Toyota Motor Corp. is retaliating on the home base of Volkswagen Group, which surpassed the Japanese automaker in worldwide car sales in 2011. This year, Toyota is introducing the GT 86 sports coupe and the Yaris hybrid, which is the first hybrid subcompact in Europe, in an effort to regain market share in the region after sales dropped 41% since 2007.
In addition, the Japanese company will equip its automobiles with diesel engines from BMW beginning 2014 in order to further strengthen business in Europe. Toyota's European boss Didier Leroy commented that it is "unacceptable" for the company to be at this volume level in the European region.
Leroy further stated that they made themselves "much leaner, much more agile" by streamlining the decision-making process for the past two years through reducing management layers. He also shared that they "strongly went for the fighting spirit" in all the things they do, according to Autonews.
The shakeup will possibly pay off in 2012, with the Japanese automaker forecasting its first European profit in five years. Specifically, its market share in the European Union is expected to widen to 6.6% from 5.7% in 2011. On the other hand, the VW brand drops to 18.2% from 18.5%, based on IHS Automotive's data.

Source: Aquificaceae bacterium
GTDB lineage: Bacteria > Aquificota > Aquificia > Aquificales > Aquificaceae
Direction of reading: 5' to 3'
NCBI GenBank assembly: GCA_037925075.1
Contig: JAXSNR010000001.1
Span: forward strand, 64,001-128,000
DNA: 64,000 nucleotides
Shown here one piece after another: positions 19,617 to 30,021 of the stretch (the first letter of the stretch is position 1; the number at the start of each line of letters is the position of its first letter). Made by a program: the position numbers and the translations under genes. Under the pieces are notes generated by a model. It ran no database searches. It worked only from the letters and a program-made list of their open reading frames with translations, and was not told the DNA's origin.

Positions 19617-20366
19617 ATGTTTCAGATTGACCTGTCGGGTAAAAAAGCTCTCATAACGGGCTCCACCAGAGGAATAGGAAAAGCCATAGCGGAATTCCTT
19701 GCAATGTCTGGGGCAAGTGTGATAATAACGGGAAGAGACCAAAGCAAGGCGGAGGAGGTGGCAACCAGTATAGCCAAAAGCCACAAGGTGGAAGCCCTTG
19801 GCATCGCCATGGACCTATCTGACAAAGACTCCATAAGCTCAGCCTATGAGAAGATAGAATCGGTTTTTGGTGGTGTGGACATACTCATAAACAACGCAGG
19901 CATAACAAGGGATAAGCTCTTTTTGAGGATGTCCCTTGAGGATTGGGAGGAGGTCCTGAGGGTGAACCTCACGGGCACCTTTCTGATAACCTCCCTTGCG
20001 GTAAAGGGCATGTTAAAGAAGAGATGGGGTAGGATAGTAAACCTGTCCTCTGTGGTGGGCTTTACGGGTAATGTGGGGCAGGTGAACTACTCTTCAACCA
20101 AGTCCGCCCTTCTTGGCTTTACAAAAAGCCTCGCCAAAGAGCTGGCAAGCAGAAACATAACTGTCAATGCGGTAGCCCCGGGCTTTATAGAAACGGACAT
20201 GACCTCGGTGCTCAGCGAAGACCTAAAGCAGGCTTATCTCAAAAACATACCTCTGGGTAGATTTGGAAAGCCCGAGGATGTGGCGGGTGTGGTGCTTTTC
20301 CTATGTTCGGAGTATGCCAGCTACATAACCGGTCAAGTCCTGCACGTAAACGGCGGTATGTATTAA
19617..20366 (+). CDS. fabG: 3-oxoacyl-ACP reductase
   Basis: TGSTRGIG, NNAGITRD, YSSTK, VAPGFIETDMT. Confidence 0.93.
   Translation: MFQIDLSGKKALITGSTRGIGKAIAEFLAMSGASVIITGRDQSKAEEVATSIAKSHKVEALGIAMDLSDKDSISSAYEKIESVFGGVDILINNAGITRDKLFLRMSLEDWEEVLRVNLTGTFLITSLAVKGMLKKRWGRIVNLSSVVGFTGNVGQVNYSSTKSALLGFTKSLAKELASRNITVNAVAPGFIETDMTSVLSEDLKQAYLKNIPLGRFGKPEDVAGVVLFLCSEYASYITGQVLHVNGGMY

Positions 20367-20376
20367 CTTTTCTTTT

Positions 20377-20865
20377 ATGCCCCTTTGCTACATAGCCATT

By achieving profits in the European region, Toyota is aiming to stop VW from becoming the largest carmaker in the world, surpassing General Motors Co. Last year, Toyota lost its No. 1 position, down to the third spot, due to the earthquake in Japan as well as the effects of worldwide recall in 2010 and 2009. VW jumped to the second rank.
Jonathon Poskitt, who is the European sales forecasting boss at Oxford, England-based LMC Automotive, commented that Toyota's real issue is "winning back customers." He explained that the automaker "really needs" to refocus on the "requirements of what are sophisticated European customers that already have a great choice in new vehicles."